Since there is less quality variation between one coal ash and the next than between
one soil and the next and because coal ash contains no moisture, it can be conveniently
improved through stabilization to become a value-added material such as liquefied
stabilized soil or granulated coal ash, as well as foam-mixed solidified soil. Use in such
materials will be studied here. Liquefied stabilized soil is stabilization-treated soil with
improved flowability. It is produced by adding water and solidifying material to the soil,
and mixing. All kinds of soil derived from construction work can be used in this material.
This material is particularly effective in back filling and filling narrow spaces or places

where compaction is difficult, because of its good flowability and lack of need for
compaction. Foam-mixed solidified soil is liquefied stabilized soil mixed with air foam. It
is lightweight, which makes it effective as a material to reduce earth pressure at
backfilled retaining walls and bridge abutments, and as a material for embankments.
Granulated coal ash is material that is
modified by the addition of solidifying
material and water, and is granulated
by mixing and rotating. The process
affords improved work efficiency, and
because dispersion is prevented the
material is convenient to store. The
material can be handled in the same
manner as ordinary soil.
These uses are shown in Figure 1.
The test methods for each material in
this study are mentioned below.

Use without
processing

Use as civil engineering


material
Use as stabilizer
material

Use after
processing into
other materials

Use as liquefied stabilized


soil (including foam-mixed
solidified soil)
Use after granulation

Figure 1. Uses of coal ash

4. Results of Study
1) By taking certain measures, coal ash can be effectively used as a civil engineering
material in embankments, antifrost layers, and the like, regardless of the ash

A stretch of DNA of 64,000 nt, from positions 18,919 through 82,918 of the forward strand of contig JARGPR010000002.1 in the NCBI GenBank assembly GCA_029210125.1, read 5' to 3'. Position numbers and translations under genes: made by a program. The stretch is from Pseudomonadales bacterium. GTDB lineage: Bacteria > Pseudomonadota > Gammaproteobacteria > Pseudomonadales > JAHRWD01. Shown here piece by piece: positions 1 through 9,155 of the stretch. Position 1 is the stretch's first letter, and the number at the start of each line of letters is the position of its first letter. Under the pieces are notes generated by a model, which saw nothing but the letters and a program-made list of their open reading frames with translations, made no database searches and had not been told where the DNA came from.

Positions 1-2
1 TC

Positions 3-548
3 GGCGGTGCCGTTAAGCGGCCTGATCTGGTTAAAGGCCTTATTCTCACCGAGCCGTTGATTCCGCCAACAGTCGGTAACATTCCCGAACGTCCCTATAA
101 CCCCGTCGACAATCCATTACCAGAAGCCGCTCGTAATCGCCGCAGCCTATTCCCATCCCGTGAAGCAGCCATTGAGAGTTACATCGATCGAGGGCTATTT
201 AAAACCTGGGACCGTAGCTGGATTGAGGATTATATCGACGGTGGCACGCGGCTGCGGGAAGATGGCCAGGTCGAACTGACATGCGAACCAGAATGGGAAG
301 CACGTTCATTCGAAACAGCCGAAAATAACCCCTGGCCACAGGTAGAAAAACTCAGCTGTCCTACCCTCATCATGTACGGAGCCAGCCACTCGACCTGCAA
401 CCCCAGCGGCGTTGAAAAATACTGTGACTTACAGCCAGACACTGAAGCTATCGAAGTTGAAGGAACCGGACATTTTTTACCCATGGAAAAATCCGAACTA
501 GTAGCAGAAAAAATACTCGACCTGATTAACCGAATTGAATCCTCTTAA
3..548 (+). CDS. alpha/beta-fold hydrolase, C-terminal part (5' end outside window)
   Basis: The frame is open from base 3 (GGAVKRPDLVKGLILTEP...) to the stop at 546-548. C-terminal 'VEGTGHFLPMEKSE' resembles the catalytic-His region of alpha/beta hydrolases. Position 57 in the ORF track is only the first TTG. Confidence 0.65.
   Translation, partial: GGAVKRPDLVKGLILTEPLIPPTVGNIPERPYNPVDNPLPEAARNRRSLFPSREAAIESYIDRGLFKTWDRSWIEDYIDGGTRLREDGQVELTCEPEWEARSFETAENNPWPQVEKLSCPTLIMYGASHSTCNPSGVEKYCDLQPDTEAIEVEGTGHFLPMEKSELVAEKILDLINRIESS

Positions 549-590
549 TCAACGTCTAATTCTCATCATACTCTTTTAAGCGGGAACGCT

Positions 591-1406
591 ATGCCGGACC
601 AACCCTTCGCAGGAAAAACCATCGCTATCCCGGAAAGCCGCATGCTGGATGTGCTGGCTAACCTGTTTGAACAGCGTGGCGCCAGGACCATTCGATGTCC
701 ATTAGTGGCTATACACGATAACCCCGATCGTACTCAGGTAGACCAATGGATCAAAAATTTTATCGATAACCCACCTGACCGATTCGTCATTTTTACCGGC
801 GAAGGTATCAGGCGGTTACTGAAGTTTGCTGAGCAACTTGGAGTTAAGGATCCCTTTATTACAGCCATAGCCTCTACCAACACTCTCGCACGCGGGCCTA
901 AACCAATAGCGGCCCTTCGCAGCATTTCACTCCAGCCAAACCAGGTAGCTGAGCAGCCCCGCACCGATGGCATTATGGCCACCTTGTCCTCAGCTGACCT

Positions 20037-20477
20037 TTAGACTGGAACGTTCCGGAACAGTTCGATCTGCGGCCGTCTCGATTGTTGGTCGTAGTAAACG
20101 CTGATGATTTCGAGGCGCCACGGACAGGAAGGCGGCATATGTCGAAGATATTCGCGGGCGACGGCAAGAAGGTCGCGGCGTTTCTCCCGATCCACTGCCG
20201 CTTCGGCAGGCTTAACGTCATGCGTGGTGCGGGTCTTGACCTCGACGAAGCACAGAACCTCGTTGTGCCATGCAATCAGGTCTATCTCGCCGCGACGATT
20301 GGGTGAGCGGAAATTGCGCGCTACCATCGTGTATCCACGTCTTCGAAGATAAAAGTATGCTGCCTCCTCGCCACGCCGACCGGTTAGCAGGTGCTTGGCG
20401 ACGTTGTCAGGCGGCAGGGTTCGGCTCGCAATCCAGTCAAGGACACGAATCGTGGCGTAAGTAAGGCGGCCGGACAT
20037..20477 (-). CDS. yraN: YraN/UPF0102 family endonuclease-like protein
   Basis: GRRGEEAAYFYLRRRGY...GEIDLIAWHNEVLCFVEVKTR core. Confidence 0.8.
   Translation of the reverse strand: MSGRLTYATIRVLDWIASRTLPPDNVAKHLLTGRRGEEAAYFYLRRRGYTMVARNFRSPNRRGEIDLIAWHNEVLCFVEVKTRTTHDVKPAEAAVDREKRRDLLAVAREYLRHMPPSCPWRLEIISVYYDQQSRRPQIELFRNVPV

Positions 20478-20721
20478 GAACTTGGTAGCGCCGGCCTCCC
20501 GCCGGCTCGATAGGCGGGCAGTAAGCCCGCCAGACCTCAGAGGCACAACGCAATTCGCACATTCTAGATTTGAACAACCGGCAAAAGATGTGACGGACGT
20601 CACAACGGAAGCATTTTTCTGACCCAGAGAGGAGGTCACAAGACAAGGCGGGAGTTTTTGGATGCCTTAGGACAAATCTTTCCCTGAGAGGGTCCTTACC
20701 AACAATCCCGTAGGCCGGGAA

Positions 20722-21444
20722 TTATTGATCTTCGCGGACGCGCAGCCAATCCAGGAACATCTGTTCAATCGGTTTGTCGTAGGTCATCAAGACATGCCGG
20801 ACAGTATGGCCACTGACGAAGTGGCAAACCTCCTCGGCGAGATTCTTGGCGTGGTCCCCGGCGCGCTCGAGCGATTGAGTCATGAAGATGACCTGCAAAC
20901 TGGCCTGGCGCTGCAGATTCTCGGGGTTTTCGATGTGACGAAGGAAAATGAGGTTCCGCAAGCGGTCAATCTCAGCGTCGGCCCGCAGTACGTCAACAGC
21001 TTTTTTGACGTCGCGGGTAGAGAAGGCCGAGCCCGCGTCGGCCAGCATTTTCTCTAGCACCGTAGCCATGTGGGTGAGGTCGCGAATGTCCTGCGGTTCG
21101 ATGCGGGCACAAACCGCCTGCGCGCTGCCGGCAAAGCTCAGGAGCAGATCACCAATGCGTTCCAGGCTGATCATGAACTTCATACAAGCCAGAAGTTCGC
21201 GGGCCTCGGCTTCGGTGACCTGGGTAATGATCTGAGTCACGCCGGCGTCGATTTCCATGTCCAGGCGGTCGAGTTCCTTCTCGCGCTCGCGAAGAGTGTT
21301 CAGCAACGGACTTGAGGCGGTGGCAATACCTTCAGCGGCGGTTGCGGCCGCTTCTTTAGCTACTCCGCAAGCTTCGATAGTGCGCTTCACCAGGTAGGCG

properties. Furthermore, the materials can be used to make liquefied solidified soil
and granulated coal ash.
2) Coal ash in powder form and granulated coal ash have almost no cohesion. In
embankments made from these materials, it is necessary to take measures against
slope failure caused by rain or embankment collapse caused by earthquake.
3) Coal ash readily disperses immediately after being generated. Dispersion of the
material can be prevented by the addition of water or by granulation.
4) Civil engineering materials made from coal ash are strongly alkaline; therefore,
greening is difficult when planting is done directly on earth structures made from
these materials. A countermeasure to this problem is to use earth cover that
incorporates additional soil.
5. Types of Coal Ash and Their Uses
The appropriate uses for coal ash, according to their properties, are collected in Table 2.
As shown in this table, Ashes C and D are suitable for almost any use. Ashes A, B and
E can be effectively used when certain measures are taken.
6. Conclusion
The properties of coal ash vary according to the coal and the combustion furnace, but
by taking advantage of its various characteristics, the material can be used as a civil
engineering material. However, environmental conditions such as variations in

groundwater level, imposed loads and air temperatures may cause changes in the
structures. It is expected that a need will arise to clarify the durability of civil
engineering materials made from coal ash.
Table 2. Properties and uses of coal ash
Use without processing
Use by processing into other materials
Type of
Liquefied
Foam
Granulated coal ash
Embank Stabilizer Subbase Antifrost
coal ash
solidified
mixed
Embank Base Antifrost
ment material course
layer
soil
solidified
ment
course
layer
Ash A

Ash B

Ash C

Ash D

Ash E

:C an be effectively used w hen hydrated


:C an be effectively used by m ixing w ith solidifying m aterial
:C an be effectively used w hen other m easures are taken
:P ossibly be effectively used w hen certain m easures are taken

References
[1] The Japanese Geotechnical Society (2000): Methods and Descriptions of Soil
Tests, p.58
[2] Public Works Research Institute, Ministry of Construction (1997): Technical Manual
for the Use of Liquefied Stabilized Soil, p.42
[3] Environmental Agency (1991): Environmental Standard on the Contamination of
Soil, Notice of the Environmental Agency No. 46
[4] The Japanese Geotechnical Society (1998): The N Value and the Methods for
Using c and , p.166
[5] Japan Road Association (1988): Guidelines for Road Earthwork and Drainage, pp.
238 - 243
[6] Oikawa, K., Matsunaga, Y., Ikegami, K., Adachi, S., Takeuchi, D., Kishida, T. (1996):
Characteristics of Various Cement-Treated Soils Used in Reducing Earth Pressure
from the Quay Wall Backfill, pp. 103 - 110